How do patients with chest pain access Emergency Department care?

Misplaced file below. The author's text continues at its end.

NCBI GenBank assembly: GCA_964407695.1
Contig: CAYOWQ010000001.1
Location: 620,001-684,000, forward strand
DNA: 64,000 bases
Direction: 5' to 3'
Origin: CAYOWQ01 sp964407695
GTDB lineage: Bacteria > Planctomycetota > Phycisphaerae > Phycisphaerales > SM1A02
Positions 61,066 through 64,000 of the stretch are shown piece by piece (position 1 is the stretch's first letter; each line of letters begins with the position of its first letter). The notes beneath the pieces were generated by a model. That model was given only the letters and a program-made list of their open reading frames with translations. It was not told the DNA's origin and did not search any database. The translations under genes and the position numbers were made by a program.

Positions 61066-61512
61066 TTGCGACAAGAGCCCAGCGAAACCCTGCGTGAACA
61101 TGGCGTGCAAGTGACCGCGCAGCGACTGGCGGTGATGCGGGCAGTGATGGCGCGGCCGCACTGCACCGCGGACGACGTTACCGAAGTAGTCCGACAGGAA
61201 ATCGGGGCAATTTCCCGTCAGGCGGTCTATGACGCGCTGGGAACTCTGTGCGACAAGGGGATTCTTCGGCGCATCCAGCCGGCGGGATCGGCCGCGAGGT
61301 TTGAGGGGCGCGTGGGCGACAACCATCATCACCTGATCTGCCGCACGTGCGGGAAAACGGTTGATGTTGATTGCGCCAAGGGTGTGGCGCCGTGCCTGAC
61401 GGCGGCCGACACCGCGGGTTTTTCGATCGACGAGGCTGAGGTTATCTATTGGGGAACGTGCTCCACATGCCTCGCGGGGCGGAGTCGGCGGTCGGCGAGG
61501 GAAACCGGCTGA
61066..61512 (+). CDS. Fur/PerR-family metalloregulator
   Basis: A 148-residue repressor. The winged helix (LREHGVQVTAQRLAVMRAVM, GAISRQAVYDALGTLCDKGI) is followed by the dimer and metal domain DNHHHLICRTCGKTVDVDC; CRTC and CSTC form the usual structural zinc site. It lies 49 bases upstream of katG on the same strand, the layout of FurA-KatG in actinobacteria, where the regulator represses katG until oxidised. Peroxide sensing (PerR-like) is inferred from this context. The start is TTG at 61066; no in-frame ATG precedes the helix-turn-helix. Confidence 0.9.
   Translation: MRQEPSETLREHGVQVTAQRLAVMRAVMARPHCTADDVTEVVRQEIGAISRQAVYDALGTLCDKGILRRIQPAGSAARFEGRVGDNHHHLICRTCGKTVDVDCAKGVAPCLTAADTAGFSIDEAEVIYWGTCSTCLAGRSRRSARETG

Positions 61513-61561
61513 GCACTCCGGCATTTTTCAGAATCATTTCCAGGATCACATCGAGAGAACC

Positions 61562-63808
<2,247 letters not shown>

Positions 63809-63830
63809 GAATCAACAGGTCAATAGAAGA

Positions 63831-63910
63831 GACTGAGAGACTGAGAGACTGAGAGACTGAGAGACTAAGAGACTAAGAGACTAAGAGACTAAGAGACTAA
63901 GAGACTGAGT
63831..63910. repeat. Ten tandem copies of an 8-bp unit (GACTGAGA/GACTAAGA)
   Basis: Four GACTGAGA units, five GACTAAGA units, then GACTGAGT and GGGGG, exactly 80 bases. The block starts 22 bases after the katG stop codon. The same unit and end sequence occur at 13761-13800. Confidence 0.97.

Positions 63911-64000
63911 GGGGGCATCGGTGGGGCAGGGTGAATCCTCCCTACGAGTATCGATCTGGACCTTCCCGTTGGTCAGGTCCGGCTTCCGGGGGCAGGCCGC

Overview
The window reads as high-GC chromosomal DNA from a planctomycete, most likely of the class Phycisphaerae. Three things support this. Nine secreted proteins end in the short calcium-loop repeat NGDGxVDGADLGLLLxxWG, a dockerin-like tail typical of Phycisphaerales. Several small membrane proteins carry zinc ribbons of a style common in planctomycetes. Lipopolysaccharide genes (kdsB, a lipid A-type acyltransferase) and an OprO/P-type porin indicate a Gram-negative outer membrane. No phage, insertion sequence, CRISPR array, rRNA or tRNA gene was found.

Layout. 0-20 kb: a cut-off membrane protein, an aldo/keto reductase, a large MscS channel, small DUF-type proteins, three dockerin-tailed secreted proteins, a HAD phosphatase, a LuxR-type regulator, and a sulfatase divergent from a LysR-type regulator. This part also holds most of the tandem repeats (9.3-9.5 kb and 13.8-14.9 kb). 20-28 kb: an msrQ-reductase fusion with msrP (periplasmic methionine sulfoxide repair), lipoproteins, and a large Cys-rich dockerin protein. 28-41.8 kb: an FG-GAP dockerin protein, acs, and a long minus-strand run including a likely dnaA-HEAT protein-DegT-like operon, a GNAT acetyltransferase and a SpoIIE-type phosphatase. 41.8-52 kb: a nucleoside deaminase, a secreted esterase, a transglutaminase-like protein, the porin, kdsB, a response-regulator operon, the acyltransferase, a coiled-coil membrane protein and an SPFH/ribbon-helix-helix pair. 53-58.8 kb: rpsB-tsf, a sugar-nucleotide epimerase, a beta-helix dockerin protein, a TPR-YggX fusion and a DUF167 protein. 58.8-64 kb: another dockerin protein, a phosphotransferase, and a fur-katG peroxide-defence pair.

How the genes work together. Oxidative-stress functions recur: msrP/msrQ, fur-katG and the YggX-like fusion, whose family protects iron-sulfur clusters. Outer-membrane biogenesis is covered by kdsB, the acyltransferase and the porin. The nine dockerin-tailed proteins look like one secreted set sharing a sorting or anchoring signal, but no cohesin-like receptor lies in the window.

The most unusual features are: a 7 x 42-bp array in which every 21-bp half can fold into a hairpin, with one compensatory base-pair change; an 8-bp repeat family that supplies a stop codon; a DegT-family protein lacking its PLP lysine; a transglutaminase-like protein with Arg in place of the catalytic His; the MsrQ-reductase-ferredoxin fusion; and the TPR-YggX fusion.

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BackgroundIt is important that patients with symptoms of acute coronary syndrome receive appropriate medical care as soon as possible. Little is known about the preadmission actions that patients with chest pain take before arrival at the Emergency Department (ED).ObjectiveThis study aimed to describe the actions of patients with chest pain or pressure after onset of symptoms. What is the first action following onset of symptoms? Who is the first lay or professional person to be contacted? Which steps are taken first? How is the patient transported to the hospital?MethodsConsecutive patients, arriving at the ED of two large hospitals in Belgium, were asked additional questions during the initial assessment.ResultsOverall, 35% of 412 consecutive patients with chest pain admitted to the ED were diagnosed with acute coronary syndrome. A total of 57% contacted a GP between symptom onset and arrival at the ED. Only 32% of the patients were transported to the ED by ambulance, 16% drove themselves and 52% arrived by other means of transport (by family, neighbour, GP, public transport).ConclusionIn Belgium, the GP is still the first professional to be contacted for most patients. Other patients initially rely on their partner, family or friends when symptoms emerge. Too often, patients with chest pain rely on other transport to get to the ED instead of calling the Emergency Medical Services. This study included only patients who ultimately attended the ED.

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